It would also help in protecting intellectual property rights (IPRs) generated by faculty or personnel, students, and staff of the academic institution, by translating their creative and innovative work into IP rights.
"The ownership rights on IP may vary according to the context in which the concerned IP was generated. In this regard, a two-tier classification is suggested for adoption," it said.
In case of copyright, the draft has suggested that the ownership rights in scholarly and academic works generated utilising resources of academic institution, including books, dissertations and lecture notes, shall ordinarily be vested with the author.
On the other hand, the ownership rights in lecture videos or massive open online courses, films, plays, and musical works, shall ordinarily be vested with the academic institution.
Similarly, ownership rights over integrated circuits and plant varieties; and industrial designs will rest with the academic institution if a student, researcher or faculty member have used its resources and funds for developing the product.
The guidelines also said the academic institution is free to enter into revenue sharing agreement with the researcher, in cases of commercialisation of innovation, and creation as per the advice of IP Cell.
It added that the academic institution may appoint a committee of experts to address the concerns of the aggrieved person and all disputes shall be dealt with by this committee.
It has also suggested creation of IP Cells in academic institutions to ensure the effective applicability of these guidelines.
The Cell will be responsible for conducting awareness programmes for students, faculty, researchers, and officials. Besides, it would conduct advanced-level awareness programmes.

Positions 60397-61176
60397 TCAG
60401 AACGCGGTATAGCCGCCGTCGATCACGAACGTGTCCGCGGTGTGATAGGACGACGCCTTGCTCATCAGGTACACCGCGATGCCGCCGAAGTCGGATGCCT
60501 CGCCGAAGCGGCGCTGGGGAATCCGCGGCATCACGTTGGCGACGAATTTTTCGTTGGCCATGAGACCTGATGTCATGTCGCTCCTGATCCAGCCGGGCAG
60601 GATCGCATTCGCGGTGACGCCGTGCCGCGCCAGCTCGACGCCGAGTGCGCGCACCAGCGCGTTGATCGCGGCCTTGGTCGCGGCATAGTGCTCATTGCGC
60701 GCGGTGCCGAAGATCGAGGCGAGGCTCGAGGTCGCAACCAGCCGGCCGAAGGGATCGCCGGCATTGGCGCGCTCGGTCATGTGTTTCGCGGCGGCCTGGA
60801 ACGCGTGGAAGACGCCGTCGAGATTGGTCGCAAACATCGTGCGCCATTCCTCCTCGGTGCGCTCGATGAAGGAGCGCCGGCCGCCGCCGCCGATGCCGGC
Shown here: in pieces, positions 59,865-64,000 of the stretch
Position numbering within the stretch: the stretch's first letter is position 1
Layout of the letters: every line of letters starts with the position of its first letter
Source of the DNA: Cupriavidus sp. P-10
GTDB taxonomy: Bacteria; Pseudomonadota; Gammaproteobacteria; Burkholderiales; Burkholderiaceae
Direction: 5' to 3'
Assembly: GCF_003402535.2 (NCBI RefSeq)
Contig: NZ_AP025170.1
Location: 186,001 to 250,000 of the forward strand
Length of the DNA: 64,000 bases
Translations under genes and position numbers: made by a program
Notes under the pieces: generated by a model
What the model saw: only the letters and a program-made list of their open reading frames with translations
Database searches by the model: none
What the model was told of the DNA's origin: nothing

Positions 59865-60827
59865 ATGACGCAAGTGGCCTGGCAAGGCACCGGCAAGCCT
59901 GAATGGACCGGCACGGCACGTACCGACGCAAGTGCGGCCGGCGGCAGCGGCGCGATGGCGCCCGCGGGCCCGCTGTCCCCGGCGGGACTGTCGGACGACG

"IP Cell shall provide an environment for academic and R&D (research and development) excellence and conduct dedicated programmes on IPR for the undergraduate and postgraduate students as well as organise regular IPR counselling programme for research scholars," it said.
The other objectives of these guidelines include laying down an efficient, fair, and transparent administrative process for ownership control and assignment of IP rights and sharing of revenues generated by IP, created and owned by the academic institution.
"These guidelines shall apply to all IP created at the academic institution, as well as, all IP rights associated with them, from the date of implementation of these norms," it added.
The 23-page model guidelines on implementation of IPR policy in Academic Institution have been prepared by the Cell for IPR Promotion & Management (CIPAM), under the commerce and industry ministry.
The IPRs are statutory rights. Owners of these exclusive rights get protection for a specified period of time like 20 years in case of patents. These rights include copyrights, patents, trademarks, geographical indications, and industrial designs.
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